Mortality and morbidity from invasive bacterial infections during a clinical trial of acellular pertussis vaccines in Sweden

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Abstract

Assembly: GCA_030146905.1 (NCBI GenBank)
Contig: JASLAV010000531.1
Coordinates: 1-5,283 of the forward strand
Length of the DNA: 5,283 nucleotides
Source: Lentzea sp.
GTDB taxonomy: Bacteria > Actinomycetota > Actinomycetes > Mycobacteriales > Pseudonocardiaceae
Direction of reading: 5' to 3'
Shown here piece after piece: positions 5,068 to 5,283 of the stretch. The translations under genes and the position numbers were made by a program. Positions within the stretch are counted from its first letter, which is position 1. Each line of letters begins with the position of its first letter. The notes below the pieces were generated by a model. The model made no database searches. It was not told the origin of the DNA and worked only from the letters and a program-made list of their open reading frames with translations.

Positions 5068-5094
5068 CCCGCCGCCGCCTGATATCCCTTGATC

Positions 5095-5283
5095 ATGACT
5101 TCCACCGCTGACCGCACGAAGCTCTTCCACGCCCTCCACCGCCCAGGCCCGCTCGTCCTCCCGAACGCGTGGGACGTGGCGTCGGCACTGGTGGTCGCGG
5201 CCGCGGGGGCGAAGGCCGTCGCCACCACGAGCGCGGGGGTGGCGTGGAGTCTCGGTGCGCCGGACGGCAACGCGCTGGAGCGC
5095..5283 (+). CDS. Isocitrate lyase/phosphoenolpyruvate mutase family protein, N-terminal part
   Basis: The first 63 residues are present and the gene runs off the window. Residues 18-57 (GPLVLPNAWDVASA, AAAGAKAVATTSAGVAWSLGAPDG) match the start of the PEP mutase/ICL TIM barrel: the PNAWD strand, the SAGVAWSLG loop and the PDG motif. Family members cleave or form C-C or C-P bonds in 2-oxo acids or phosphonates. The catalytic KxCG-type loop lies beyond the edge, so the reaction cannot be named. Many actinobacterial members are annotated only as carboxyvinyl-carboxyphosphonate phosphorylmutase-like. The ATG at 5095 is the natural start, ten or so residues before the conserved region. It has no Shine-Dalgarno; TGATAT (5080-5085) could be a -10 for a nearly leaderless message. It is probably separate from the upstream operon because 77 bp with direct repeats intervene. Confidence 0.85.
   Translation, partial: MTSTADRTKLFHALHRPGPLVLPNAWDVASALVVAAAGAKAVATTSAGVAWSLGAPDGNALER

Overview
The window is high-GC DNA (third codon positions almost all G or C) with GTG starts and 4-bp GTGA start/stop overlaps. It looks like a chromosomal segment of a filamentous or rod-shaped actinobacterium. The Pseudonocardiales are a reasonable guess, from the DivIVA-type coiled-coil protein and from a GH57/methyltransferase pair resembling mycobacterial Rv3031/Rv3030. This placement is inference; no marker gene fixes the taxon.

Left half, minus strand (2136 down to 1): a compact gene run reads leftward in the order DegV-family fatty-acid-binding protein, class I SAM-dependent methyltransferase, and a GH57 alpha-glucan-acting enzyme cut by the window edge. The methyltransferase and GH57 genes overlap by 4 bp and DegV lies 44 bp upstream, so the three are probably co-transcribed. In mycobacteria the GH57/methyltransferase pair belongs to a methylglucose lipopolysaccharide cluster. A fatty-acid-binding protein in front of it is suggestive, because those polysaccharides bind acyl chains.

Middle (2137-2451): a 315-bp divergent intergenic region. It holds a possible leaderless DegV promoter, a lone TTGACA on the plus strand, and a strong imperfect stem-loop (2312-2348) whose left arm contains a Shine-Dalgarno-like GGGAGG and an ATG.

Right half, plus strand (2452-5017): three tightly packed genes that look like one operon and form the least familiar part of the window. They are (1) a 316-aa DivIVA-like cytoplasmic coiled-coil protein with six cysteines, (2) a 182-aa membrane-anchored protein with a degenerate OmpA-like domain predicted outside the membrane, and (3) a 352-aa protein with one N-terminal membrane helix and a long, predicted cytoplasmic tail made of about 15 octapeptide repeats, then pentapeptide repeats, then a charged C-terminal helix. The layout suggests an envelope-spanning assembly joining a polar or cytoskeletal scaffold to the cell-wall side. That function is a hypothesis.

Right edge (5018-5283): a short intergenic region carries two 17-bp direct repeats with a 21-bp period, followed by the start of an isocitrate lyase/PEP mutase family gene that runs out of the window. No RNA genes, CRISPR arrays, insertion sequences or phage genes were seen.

A double blind placebo-controlled efficacy trial of two acellular pertussis vaccines was conducted in 3801 6− to 11-month-old children. Four vaccinated children died during 7 to 9 months follow-up as a result of Haemophilus influenzae type b meningitis, heroin intoxication with concomitant pneumonia, suspected septicemia, and Neisseria meningitidis Group B septicemia. From the actual death rate in children belonging to the same birth cohort in Sweden that could have been eligible for the trial, one death was expected among vaccinated children. Several investigations were carried out to examine the possibility that the deaths could be causally related to the vaccination. The relative risk for hospitalization due to systemic or respiratory infections was 1.07 (95% confidence interval, 0.95 to 1.20) and 0.83 (95% confidence interval, 0.64 to 1.08) in the vaccine groups as compared with the placebo group. Subsets of the population were studied for signs of immunosuppression. There was no indication of immunoglobulin deficiency or any sign of clinically significant leukopenia or lymphocytosis in vaccine recipients. The results of this analysis provide no evidence for a causal relation between vaccination with the studied acellular pertussis vaccines and altered resistance to invasive disease caused by encapsulated bacteria. The hypothesis that the two variables are related, however, cannot be refuted from these data.

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